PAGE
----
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Wednesday, Oct. 22, 2014
October is a great month in Greene CountyPosted Wednesday, October 7, 2009, at 5:55 PM
October is here and the Greene County countryside is just starting to show a little bit of color other than green. By the end of the month, the show will be over.
Brown County has become the best-known destination of choice for a Sunday drive to see the color in central Indiana, but I learned early that Greene County is better. It's just as pretty and there's no traffic jams near Calvertville or Tulip or the Viaduct.
The car my family piled into for those Sunday drives every fall in the '50s and '60s was as big as a boat, with fins. It was called a DeSoto and there was plenty of room.
My Grandma Alta always had to have bittersweet in the fall and she'd watch the roadside as we drove up and down the hills of Highland Township. She'd signal Grandpa Clovis and we'd stop on the side of the road to get out and snatch snippets of the vine with the bright orange berries.
I understood the mushroom hunting thing in the spring -- we took those home, fried those up and ate them -- a tasty treat every year. But I never knew why we needed to hunt the bittersweet, except that it was a fall tradition that must be done. I guess it was just the proper decoration for October and November and we had to have it.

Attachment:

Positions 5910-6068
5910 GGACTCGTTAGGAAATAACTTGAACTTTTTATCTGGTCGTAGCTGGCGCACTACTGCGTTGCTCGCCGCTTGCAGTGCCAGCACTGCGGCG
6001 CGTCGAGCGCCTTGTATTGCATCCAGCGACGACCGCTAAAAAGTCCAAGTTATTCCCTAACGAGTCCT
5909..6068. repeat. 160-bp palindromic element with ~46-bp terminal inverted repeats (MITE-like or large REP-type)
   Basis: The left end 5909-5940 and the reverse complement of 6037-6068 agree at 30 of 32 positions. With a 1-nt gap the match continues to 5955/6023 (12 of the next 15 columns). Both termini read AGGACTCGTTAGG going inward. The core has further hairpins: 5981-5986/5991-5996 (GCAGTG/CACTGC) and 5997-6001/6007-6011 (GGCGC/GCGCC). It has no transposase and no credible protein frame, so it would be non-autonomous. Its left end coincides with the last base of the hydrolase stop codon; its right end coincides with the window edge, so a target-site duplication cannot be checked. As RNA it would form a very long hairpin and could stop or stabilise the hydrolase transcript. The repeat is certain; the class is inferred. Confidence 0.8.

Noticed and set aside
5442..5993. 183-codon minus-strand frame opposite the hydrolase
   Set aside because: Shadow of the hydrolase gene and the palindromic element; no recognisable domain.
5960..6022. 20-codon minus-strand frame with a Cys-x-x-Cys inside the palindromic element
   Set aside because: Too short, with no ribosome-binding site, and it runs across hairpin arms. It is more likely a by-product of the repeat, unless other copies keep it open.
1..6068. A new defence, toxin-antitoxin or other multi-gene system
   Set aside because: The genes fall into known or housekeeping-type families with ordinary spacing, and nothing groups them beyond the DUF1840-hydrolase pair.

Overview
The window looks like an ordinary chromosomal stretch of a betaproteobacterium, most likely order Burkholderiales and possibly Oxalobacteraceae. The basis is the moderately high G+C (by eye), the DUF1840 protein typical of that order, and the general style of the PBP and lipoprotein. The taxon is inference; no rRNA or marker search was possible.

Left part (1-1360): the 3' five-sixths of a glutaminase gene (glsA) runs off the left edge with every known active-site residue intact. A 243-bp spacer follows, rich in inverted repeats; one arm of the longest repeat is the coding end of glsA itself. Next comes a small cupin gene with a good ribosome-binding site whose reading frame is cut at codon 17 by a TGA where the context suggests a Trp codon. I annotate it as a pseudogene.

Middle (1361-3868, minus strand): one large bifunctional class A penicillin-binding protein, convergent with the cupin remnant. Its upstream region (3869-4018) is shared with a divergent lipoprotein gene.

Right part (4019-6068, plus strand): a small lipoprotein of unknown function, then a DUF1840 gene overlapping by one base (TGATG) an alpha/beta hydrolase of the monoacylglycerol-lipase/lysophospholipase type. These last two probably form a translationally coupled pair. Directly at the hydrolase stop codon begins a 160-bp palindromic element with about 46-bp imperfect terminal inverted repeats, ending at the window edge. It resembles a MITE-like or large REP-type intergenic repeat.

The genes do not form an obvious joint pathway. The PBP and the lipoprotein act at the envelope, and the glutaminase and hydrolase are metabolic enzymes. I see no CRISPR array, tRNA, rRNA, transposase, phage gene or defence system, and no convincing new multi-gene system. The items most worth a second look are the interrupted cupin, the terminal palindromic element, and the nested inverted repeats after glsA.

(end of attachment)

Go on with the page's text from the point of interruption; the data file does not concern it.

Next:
I always knew when to expect the drive -- the leaves were at their best on one of the weekends that fell between my Grandpa Clovis' birthday on the 11th and my dad's birthday on the 26th.
Now there's all this global warming talk and since the weather does actually does seem to be changing, it may become harder to predict which weekend will be the most colorful in Greene County if you don't live here. But there's a solution to the problem.
You can check the progress of the changing scenery by watching one of Indiana's leaf cams online. Go to visitindiana.com for links to live videos of the leaves in Brown County, French Lick, Spring Mill and other scenic spots.
The progress of the Greene County leaves will be like the leaf cam in Brown County. The leaf cams are turned off at night but are on every day through the fall season.
For those of you who are far from home and can't see the leaves out your kitchen window, check out the leaf cam and remember the days when you were kicking through those bright yellow leaves on your way home from school. Kinda wish you were back home again in Indiana?
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